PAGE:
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There are 14 times more Irish people looking to adopt than there are children available

However the Children’s Rights Alliance has warned that Ireland must not adopt from countries not inside The Hague recommendations.

Image: adoption via Shutterstock

POLITICIANS HEARD TODAY that there are 14 times more Irish people looking to adopt than there are children available.

The discussion at today’s Oireachtas Committee on Health and Children centred on the number of couples looking to adopt, which far exceeds the number of children.

Witnesses at the committee were giving evidence about Ireland’s relationship with other countries in terms of adoption. Current legislation only allows for adoptions between certain nations, restricting the number of children that can be adopted into the country.

The Children’s Rights Alliance argued that Ireland must continue to work within The Hague convention countries as adoptions outside of these countries can be perceived as ‘corrupt’.

Maria Corbett from the Alliance said The Hague sets out the minimum requirements for countries that children are being adopted from.

If we go outside these countries, we cannot trust their procedures.

“They can be involved in child trafficking and even deception of parents for profit.”

She said, “I understand the pain of parents and I don’t want to stigmatise children currently living in Ireland who have been adopted from Vietnam or Russia but we are not able to trust policies in non-Hague countries.”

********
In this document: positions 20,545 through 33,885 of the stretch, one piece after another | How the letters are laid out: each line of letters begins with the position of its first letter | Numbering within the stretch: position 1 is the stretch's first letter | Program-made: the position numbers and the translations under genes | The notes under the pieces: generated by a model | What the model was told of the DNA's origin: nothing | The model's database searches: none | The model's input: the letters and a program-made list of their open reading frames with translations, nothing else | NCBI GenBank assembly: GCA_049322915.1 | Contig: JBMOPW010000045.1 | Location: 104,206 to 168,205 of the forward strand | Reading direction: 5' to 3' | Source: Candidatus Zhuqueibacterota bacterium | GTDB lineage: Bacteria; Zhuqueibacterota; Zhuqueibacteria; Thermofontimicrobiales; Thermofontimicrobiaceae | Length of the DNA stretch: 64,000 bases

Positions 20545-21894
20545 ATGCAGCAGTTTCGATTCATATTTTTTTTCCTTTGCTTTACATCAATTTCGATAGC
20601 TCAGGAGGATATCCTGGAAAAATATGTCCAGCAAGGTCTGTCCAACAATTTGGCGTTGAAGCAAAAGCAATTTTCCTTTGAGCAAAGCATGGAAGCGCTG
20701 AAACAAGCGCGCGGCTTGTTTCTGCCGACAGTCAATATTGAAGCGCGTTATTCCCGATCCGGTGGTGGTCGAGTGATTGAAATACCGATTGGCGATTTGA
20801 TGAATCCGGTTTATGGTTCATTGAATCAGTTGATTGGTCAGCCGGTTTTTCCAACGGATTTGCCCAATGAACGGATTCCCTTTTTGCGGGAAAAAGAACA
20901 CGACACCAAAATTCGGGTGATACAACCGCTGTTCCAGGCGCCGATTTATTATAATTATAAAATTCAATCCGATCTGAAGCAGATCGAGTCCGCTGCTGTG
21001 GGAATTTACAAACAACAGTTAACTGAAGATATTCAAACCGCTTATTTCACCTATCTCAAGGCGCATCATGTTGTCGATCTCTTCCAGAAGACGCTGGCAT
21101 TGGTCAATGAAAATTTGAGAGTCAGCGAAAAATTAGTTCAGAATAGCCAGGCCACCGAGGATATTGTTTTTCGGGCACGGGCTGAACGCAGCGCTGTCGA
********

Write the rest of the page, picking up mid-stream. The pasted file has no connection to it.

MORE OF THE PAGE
“We have to resist the emotional request from families to move outside of Hague.”

Trish Connolly from the International Adoption Association told the committee, “I have a nine-year-old at home. She can hear the radio, she can watch Prime Time.

On the way into school she asked me, ‘Mummy was I stolen? Mummy how much did you pay for me?’.

Irish experiences

TD Clare Daly said there’s no doubt that many of the children who left Irish institutions and were adopted by Americans went into loving homes but that is not the issue.

“The issue is what happens down the line as every child will want to find out about their birth parents.”

Susan Lohan from Adoption Rights Alliance highlighted that we have no idea how these countries will deal with people who come back looking for records.

“If you respect children’s rights we cannot entertain working with countries outside The Hague.

We know all too well that adoption can be corrupted.

Restrictive 

Coming from a different perspective, Ruth Lennon from the International Adoption Association said that the Adoption Act is too restrictive.

“Just over 18 million children worldwide have lost both their parents.

There are still 100,000 children languishing in institutions worldwide.

She added, “We’re concerned intercountry adoption has no direction.”

During his testimony, Kiernan Gildea from the Adoption Authority of Ireland said that there are at least 14 times more couples wanting to adopt children than there are children available in Ireland.

He said that most prospective parents want to adopt young and healthy infants.

However he added that older children and children with disabilities remain in orphanages.

“There is no doubt that there are children available in Ethiopia but they don’t have the infrastructure in place, they have said no to a bilateral agreement.

What can we do in that situation, we can’t force them.

He also added that the number of children available for adoption is decreasing worldwide.

Read: Children’s minister commits to ending the ‘trauma’ caused by current adoption laws>

Read: Mum receives surprise adoption papers from daughter she took in 10 years ago>

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